Since its 2003 publication date, Dan Brown's novel The Da Vinci Code has had an impact not only in the world of literature and the related world of the arts but also in the social and political spheres. The Da Vinci Code is a stand-alone thriller, but again features Robert Langdon, the Harvard symbologist who was the lead character in Brown's 2001 novel, Angels and Demons, which was also a bestseller.
The Da Vinci Code was number one on the New York Times bestseller list, stayed on the bestseller list for over a year, and has sold over ten million copies worldwide. The novel reached many readers who might not usually pick up fiction, owing to the intriguing nature of its multi-layered plot: the idea that Jesus Christ and Mary Magdalene were married and had a child; deciphering the symbols found in many works of art, including Da Vinci's painting The Last Supper, that indicate this secret history; and the resulting power struggles between the Catholic Church and a secret society named the Priory of Sion over what to do with this explosive information.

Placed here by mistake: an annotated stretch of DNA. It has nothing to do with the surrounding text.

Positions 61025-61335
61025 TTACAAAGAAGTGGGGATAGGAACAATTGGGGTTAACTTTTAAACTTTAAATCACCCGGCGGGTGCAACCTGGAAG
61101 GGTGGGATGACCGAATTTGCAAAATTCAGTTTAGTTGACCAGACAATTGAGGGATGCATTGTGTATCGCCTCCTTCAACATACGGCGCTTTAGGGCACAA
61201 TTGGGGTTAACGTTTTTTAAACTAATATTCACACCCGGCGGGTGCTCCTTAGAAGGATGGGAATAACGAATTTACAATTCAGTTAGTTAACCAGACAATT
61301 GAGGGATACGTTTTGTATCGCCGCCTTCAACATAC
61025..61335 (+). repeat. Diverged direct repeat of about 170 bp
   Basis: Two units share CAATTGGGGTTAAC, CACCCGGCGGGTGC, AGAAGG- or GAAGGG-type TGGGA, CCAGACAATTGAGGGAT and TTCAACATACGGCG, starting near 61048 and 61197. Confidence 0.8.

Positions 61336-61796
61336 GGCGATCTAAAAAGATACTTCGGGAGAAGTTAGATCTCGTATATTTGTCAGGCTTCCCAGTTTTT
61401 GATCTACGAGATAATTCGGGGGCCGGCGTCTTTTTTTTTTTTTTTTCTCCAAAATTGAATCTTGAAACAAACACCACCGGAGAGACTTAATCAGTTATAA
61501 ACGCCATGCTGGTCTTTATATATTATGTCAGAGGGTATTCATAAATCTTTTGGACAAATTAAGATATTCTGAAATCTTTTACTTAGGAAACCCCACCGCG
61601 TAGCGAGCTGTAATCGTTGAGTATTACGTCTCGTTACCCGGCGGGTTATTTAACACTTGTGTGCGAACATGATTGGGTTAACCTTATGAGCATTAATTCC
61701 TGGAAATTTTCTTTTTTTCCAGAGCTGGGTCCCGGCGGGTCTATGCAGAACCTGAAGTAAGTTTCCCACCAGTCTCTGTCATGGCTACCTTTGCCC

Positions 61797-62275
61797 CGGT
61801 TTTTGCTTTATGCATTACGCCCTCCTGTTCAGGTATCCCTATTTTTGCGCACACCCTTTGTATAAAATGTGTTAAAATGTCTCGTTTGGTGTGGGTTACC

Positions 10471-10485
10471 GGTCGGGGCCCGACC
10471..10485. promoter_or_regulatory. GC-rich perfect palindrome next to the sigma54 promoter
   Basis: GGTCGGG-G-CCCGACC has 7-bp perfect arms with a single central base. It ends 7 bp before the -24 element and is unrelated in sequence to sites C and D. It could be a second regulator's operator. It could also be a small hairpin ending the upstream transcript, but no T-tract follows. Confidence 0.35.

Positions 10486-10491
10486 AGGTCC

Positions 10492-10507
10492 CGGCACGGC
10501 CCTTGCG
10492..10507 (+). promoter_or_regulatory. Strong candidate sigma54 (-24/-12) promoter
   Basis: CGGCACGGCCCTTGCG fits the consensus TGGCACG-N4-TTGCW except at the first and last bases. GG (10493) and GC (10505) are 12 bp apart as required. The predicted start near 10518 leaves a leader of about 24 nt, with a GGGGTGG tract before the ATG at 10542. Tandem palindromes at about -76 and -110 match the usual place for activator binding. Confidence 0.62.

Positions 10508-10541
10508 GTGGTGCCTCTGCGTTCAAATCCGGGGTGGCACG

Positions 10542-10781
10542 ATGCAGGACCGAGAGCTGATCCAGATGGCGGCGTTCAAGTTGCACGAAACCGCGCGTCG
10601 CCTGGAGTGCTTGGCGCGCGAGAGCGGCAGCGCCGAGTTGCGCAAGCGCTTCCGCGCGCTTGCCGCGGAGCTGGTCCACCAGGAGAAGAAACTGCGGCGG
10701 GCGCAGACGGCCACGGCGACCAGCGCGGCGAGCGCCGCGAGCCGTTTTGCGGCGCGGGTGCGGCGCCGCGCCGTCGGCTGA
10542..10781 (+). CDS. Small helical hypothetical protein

The novel was well received by popular readers as a thriller, but reviewers debated its merits because of Brown's clumsy prose and the apparent anti-Catholic stance he takes in the novel. The Da Vinci Code won the British Book Award's Book of the Year, 2005, but it has also received much more negative attention from the Catholic Church; Cardinal Tarcisio Bertone of Genoa urged Italian readers not to read the book, and many articles have been published attacking Brown's scholarship and his implications that the history presented in his novel is more widely accepted by scholars than it is.
The novel's influence can be seen in the books published in response to it, such as Martin Lunn's 2004 Da Vinci Code Decoded or Richard Abanes's 2004 The Truth Behind the Da Vinci Code, but also in imitations and adaptations. The plot of the 2004 movie National Treasure, starring Nicholas Cage, revolves around similar coded messages, and Cage is even hunting treasure hidden by the Knights Templar, as Langdon does in The Da Vinci Code. A movie version of Brown's novel is due out in 2006.